Bar Tartine Wine List: If It's Porn, It's European Porn
This week we ran our first wine list review to accompany Jonathan Kauffman's restaurant review in the print edition of SF Weekly. Jonathan likes to offer people a little extra flavor on the web, so I decided to do that too by dropping by Bar Tartine on a Friday morning to taste wine with general manager and wine director Alex Fox.
While Fox and I were tasting eight obscure wines from five countries, we got to talking about pornography.
We were talking about natural wines, and tasting wine, and one of us, we
won't can't remember which, stated that European porn stars are more "natural" than American. Then we wondered whether people's tastes in wine and porn might be linked. New World wine palate; Las Vegas showgirls (or Chippendales, depending on which section of the list you order from). Old World palate? Maybe you'll prefer people who look real.
"Most Americans don't know the difference between enhanced and augmented," Fox says. "There's a place for big and voluptuous, but it has to be in balance."
That said, there are few Marilyn Monroes on Bar Tartine's wine list. Instead, it's a fashion parade of Christina Riccis: lean and just a little weird, but sexy for those who appreciate them.
I can't hide my excitement over the Vinoterra Kakheti (Georgia) Saperavi 2005 ($59), which Fox describes as "a Rioja mixed with barbecue sauce." That's pretty accurate: notes of dark and dried cherries mingle with a slightly tomatoey, spicy note. It smells and tastes sufficiently rich, yet it's only 13 percent alcohol. Most Georgian reds are sweet, but this is bone dry, and it gets my highest compliment in my notebook: "I could drink the heck out of this."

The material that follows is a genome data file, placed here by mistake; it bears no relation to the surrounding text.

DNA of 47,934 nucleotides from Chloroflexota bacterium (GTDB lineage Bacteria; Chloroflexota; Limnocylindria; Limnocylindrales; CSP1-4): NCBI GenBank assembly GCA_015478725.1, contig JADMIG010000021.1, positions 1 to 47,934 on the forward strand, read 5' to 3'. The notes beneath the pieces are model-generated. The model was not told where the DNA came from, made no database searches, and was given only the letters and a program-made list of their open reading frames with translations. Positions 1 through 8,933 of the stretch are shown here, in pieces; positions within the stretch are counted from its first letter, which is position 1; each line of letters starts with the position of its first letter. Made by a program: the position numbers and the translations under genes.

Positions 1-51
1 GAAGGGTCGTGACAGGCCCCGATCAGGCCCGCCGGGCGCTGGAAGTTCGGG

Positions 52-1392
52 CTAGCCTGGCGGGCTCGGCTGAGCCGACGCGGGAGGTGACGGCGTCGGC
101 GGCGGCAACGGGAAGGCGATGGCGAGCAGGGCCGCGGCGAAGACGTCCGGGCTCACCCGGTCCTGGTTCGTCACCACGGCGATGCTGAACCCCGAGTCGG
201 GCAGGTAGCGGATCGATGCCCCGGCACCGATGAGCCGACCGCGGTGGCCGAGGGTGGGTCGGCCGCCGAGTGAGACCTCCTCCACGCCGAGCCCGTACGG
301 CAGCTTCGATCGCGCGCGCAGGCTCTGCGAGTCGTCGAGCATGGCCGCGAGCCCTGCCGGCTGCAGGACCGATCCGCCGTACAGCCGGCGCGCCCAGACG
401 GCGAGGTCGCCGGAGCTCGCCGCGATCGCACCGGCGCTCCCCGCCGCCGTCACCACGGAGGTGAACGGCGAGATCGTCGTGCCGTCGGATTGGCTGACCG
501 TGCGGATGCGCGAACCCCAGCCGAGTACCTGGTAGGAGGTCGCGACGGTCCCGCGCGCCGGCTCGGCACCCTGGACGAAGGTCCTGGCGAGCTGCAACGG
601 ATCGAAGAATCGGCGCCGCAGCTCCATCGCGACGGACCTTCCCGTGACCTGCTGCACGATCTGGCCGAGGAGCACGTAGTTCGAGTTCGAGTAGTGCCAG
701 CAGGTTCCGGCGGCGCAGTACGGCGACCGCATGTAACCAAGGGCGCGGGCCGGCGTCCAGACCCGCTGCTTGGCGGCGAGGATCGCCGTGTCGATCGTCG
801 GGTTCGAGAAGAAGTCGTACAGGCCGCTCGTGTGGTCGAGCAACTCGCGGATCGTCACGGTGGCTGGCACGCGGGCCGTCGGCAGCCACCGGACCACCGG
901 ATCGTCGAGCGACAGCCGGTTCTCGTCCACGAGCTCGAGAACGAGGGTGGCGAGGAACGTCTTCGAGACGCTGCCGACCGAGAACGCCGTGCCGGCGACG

Turns out the winemaker buries the fermenting wine underground in earthenware vessels, an ancient technique created when there was no refrigeration and recently revived as part of the back-to-nature movement. Very little of the wine makes it to the U.S., and Fox said he buys nearly half of it.
I oohed and aahed over the Clos du Tue-Boeuf Rouillon Cheverny 2010 ($46), a 50-50 blend of Pinot Noir and Gamay, a freaky combination you don't usually see. It's light-bodied -- most of Bar Tartine's red wines are -- with a spicy cinnamon character with notes of dried cherry and orange peel. And it's just 11.5 percent alcohol, which is astonishingly low for reds these days.
"This guy must have been a hippie because he has a half-cow, half-butterfly on the label," Fox says. Made from Biodynamic and organically grown grapes, the wine has minimal sulfur, which means it won't last long in the bottle. "I used to think of ageability as an important factor in wine quality," Fox says. "The natural wine movement and wines like this have made me come around on that. What's wrong with a wine to drink right now?"
We differ on the Monasterio de Corias Seis Octavos Joven Seleccion Congas 2009 ($9 by the glass.) Fox likes and I dislike the same quality: the fizziness, and the sense that it's still fermenting.
"If you think about all the trendy food in the world these days, it's all about fermentation," he says. "Making your own pickles, all of that. You wouldn't believe the smells that come out of the basement here sometimes." We're glad to take his word for it.
While Fox pours me the Teran Terzolo Istria Croatia 2008 ($44), which has so much iron that its finish tastes like a mineral supplement, we chat about the need to balance wines he likes with what the public likes.
"I can do a lot more here than I could at a big restaurant downtown," says Fox, who previously worked at Myth and Gary Danko. "Being in this neighborhood, our crowd is more adventurous. But you can take that too far, and some places do. I want to have some of these unique wines that I love, but I don't want to force them on people. You have to have some Pinot Noir and Cabernet and things like that."
Fox and I both adore the Massican Annia Napa Valley White Wine 2010 ($47), a blend of 47 percent Tocai Fruliano, 33 percent Ribolla Gialla, and 20 percent Chardonnay. On the first sip you notice the minerality, unusual for a Napa white, and the lean, refreshing profile of a wine that's just 12.1 percent alcohol. But on subsequent sips you notice just how much melon and lime and dried pineapple fruit it packs onto its lean frame.
"It really is a Napa white, but in its own way," Fox says. "It has all the fruit. It just isn't hanging out all over the place." I think this was when we started talking about porn. And I think I'm going to end this post right here.